At this point it’s hard for Minecraft to get any bigger than it already is, having become a cultural phenomenon before it even officially released. When a game gets that big it either starts to die or starts to expand, and if you’re familiar with the game’s creator Markus ‘Notch’ Persson, then you know the latter is far more likely. Now that he’s got a bit of free time on his hands, Notch has created a scaled-down, ‘Zelda-ish’ version of his cubic masterpiece for an online gaming competition. It is called Minicraft, and you can play it right now.
It’s important to note that Minicraft has no connections to developer Mojang or Minecraft officially, so those of you hoping to see the game follow in the footsteps of its predecessor – or perhaps be Notch’s mysterious next project – are getting ahead of yourselves. The game was created for this month’s Ludum Dare, a semi-annual gaming competition that challenges amateur and professional designers to create a game built around a single theme, all within 48 hours. This year’s theme was ‘Alone’, and while some might argue that other entrants explored ideas of isolation and loneliness a bit more deeply, Minicraft beautifully blends old-school nostalgia with the fundamentals of Minecraft.
Minicraft is an incarnation of Minecraft in spirit alone, placing a player within a world of trees and creepers. The goal of the game? Find the Air Wizard, and kill him. The amount of time the player survives in the world and the number of creepers and resources pulverized provides the overall score, but without online functionality the numbers are just for the player’s reference. While it may not be as creative or cooperative as Notch’s last creation, there’s no doubt fans will find something to love about Minicraft.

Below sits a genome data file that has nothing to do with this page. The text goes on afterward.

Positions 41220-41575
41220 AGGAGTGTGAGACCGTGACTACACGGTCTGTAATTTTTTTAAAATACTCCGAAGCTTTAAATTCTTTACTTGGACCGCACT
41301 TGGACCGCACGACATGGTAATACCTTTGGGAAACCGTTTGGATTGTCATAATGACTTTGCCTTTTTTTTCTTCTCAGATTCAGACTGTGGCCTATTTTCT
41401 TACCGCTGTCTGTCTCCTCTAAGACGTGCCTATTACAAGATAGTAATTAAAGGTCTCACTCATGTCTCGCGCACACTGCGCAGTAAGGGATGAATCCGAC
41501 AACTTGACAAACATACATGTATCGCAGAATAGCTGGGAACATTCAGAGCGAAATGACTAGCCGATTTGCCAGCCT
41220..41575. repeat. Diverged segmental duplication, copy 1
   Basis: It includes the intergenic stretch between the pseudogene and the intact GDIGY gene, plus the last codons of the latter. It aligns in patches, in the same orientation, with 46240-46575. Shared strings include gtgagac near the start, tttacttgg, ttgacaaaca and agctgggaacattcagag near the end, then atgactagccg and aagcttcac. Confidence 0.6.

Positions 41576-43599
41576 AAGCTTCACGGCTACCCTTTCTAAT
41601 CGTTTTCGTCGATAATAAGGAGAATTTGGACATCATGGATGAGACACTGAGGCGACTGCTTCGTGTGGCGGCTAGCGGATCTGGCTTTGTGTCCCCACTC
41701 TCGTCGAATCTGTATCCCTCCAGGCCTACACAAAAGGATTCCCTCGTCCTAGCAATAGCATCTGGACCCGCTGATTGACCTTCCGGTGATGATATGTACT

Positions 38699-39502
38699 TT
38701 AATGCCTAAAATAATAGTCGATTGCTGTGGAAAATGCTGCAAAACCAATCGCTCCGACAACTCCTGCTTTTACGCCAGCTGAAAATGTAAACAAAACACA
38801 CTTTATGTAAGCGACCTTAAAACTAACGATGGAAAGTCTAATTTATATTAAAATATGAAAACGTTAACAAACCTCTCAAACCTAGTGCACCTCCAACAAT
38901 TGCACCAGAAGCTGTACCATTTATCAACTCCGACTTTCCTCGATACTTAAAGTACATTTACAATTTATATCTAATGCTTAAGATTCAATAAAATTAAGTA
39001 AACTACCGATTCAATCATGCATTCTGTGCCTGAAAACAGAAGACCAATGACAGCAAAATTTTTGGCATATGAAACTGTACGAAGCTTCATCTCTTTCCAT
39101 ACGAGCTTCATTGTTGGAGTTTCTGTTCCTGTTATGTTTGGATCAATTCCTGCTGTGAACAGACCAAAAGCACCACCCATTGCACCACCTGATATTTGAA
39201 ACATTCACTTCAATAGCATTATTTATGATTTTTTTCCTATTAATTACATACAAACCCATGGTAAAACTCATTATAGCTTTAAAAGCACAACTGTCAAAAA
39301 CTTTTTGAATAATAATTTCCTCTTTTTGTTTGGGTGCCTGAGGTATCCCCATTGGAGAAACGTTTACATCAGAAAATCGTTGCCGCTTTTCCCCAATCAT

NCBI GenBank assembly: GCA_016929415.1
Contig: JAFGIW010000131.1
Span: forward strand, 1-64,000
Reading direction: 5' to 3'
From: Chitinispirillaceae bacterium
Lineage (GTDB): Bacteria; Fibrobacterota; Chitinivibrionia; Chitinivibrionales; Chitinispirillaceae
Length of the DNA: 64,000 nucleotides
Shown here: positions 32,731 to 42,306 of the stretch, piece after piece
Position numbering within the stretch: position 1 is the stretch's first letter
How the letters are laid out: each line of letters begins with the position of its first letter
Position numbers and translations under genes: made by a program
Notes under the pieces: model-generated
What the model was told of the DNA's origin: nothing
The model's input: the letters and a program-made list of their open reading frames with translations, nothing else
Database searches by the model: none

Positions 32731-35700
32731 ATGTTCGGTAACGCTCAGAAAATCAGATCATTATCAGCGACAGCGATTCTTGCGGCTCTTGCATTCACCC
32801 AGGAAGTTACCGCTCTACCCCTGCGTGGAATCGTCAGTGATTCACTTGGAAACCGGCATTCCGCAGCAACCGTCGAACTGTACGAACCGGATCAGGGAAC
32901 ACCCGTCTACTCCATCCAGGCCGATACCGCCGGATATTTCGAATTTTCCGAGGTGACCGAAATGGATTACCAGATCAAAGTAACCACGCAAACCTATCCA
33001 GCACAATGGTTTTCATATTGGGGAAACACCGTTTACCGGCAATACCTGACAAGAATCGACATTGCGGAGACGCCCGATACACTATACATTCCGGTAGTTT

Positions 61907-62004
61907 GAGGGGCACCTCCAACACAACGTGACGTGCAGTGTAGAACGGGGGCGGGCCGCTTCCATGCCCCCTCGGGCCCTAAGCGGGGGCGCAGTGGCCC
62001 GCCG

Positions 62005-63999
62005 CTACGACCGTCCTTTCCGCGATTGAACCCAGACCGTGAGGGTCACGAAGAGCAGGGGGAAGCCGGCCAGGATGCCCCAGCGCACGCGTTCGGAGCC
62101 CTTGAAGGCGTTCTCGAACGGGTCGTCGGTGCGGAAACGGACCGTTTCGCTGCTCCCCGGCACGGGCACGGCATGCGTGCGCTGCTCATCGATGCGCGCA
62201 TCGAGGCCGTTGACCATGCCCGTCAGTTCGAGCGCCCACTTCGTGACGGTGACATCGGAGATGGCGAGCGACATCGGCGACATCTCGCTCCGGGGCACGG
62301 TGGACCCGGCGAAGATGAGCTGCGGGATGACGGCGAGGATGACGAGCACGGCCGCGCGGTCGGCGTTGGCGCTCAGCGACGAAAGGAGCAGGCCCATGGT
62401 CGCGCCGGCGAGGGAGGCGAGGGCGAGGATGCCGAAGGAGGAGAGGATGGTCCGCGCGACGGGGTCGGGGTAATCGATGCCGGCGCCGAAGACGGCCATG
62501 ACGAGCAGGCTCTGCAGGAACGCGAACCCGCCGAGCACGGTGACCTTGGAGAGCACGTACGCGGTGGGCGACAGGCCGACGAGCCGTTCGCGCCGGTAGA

Aside from being a trip down memory lane, Minicraft illustrates the massive potential that the basic crafting-and-mining elements could have on other platforms and with different aesthetics. Minecraft has already found great success on mobile devices, is expected to come to the Xbox 360 sometime soon, and some fans are already dreaming of directions the game can take next. It’s hard to say just when the gaming world’s love for Notch will wane, but if this 2D game is the result of less than 48 hours’ work, who knows what’s next?
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